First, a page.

In a situation like this, some socio-political engineering is required if this nation has to attain its lost glory. A strong nation’s foundation will always be built on its military might. From the Roman Empire to the American Republican Empire, this reality remains the same. In so far as the resources of the world are concerned, be it trade of bullion or barrels of oil, a nation prospers under the shadow of swords, guns and missile defence systems.

In the post-21st century, though, the fashion of military regimes is over – with a few exceptions. In the great game of great powers, systems of government hardly matter. The decision to bring stability or trouble in a region is always taken somewhere else but what our own stakeholders can do is to define clearly the rules of the game. But before that a common perception of the threat from the world has to be understood. A nation can protect its independence only if it can grind its military machine and this military machine grinds only with the blood and sweat and self-confidence of a nation.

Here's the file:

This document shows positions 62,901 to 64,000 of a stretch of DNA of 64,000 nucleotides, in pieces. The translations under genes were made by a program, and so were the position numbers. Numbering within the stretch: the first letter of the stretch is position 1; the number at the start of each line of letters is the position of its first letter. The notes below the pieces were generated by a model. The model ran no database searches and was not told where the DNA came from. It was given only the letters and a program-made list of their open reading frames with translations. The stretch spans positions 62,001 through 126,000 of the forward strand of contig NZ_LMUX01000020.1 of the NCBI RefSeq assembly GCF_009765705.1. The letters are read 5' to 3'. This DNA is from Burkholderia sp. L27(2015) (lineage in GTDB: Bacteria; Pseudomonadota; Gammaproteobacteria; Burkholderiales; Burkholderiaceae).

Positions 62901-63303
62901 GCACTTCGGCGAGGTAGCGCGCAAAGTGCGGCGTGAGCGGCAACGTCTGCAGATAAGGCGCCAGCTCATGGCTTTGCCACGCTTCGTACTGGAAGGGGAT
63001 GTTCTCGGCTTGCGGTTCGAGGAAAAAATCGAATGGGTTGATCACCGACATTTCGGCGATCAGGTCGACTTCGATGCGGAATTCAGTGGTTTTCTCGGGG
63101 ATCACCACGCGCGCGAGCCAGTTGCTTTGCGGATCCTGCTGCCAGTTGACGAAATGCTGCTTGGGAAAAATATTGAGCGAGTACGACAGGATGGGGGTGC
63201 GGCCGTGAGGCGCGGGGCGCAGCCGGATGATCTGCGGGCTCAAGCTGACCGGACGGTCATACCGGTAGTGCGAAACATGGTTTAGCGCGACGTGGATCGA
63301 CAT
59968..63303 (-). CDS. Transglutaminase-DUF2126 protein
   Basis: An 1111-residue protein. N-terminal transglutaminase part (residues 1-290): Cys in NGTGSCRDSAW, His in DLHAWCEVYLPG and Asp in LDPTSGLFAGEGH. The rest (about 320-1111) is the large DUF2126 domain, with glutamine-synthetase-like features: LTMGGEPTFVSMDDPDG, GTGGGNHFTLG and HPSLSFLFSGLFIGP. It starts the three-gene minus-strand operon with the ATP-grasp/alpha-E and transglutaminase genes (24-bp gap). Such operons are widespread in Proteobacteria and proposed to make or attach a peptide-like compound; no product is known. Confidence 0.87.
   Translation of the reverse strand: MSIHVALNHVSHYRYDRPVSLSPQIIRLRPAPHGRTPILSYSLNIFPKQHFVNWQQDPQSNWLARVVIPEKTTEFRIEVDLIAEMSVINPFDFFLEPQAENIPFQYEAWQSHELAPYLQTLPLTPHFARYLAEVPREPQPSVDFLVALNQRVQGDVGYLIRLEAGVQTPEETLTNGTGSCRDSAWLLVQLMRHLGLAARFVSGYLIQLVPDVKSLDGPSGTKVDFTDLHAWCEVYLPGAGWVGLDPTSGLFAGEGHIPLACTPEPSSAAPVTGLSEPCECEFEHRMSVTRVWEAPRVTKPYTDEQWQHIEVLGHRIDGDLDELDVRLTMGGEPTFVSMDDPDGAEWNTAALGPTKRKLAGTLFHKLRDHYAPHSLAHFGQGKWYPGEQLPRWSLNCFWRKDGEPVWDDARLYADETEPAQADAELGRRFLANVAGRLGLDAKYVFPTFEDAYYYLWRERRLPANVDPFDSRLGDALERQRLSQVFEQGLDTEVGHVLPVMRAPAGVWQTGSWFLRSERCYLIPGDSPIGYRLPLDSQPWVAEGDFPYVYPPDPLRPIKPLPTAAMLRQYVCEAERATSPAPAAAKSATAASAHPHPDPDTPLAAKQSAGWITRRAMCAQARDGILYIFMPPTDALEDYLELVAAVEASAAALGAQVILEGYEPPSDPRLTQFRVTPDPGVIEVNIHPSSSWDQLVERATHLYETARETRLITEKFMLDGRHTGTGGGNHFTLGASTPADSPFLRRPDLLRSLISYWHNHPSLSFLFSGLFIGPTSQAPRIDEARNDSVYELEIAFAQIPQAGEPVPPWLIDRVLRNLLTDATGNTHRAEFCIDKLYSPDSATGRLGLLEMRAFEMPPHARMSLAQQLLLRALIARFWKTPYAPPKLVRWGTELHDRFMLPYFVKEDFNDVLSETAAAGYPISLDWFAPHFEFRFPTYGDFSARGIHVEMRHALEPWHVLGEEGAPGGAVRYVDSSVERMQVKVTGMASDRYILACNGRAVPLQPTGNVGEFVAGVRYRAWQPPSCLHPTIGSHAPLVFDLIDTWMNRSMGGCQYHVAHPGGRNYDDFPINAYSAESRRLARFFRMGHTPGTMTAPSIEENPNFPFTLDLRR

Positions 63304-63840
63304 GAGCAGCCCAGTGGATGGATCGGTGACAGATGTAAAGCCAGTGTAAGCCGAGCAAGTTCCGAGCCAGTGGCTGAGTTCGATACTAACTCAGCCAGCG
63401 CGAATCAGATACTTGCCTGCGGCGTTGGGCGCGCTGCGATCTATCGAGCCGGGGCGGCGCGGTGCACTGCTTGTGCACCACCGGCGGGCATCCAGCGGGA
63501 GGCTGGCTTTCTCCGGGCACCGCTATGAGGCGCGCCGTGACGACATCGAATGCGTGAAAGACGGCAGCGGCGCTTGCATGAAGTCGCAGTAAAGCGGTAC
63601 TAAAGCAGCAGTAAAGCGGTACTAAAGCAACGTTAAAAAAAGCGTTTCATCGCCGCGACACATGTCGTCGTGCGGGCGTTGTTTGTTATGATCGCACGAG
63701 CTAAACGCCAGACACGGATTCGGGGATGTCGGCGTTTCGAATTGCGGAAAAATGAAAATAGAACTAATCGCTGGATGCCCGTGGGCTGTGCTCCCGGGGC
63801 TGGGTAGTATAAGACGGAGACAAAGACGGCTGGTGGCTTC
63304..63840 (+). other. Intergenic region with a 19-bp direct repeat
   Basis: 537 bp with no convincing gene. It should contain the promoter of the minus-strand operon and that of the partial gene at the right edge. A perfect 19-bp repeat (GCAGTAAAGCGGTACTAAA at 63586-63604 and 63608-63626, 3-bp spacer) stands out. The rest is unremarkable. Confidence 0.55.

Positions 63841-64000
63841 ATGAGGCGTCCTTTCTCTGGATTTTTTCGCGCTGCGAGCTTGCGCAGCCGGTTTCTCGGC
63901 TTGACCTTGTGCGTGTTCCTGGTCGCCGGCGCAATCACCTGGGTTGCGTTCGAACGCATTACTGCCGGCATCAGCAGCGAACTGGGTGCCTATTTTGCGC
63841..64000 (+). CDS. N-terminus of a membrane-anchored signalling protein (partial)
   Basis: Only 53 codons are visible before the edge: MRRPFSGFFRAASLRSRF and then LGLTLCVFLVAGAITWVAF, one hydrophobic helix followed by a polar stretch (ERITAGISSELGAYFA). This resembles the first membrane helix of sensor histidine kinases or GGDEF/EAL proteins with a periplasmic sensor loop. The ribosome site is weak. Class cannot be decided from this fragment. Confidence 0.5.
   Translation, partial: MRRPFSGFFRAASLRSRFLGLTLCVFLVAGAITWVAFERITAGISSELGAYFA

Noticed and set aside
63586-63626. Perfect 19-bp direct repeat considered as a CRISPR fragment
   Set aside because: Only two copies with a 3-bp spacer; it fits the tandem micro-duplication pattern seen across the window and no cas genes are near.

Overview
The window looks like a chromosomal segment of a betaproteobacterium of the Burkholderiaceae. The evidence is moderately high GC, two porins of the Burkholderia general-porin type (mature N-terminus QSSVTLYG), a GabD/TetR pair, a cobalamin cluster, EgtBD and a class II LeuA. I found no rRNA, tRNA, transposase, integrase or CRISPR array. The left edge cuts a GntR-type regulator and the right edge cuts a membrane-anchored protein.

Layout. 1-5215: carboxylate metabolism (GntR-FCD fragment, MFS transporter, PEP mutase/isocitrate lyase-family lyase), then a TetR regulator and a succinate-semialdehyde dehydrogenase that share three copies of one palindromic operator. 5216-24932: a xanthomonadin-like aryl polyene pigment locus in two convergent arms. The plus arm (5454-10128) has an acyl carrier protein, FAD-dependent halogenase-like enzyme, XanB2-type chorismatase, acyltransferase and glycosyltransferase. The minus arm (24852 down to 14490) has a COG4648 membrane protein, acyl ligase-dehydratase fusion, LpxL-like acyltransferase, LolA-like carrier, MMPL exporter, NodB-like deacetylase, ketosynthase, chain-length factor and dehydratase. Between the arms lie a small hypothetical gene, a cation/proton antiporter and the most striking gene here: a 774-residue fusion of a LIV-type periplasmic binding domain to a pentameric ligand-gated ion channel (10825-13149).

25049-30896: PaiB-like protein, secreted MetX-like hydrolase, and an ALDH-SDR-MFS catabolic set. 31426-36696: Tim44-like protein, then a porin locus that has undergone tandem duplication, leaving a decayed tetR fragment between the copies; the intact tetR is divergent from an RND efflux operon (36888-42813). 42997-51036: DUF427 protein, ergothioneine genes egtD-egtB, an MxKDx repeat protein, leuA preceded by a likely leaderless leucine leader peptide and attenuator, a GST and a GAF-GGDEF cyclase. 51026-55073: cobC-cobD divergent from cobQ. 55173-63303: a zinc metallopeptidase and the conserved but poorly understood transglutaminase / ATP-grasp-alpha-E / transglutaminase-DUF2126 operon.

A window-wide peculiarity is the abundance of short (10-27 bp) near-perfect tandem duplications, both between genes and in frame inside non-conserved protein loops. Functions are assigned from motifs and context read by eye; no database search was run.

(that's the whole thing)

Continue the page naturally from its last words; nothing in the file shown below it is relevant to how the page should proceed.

While the nation goes to vote in new government(s), whoever matters in this country must realise that blessings of liberty this country has given to us all, if ever lost would be irretrievable. We, the people of Pakistan, are the only assurance of this liberty.

Concluded

The writer is an advocate of the Supreme Court and a former additional attorney general. Email: mwaqarranayahoo.com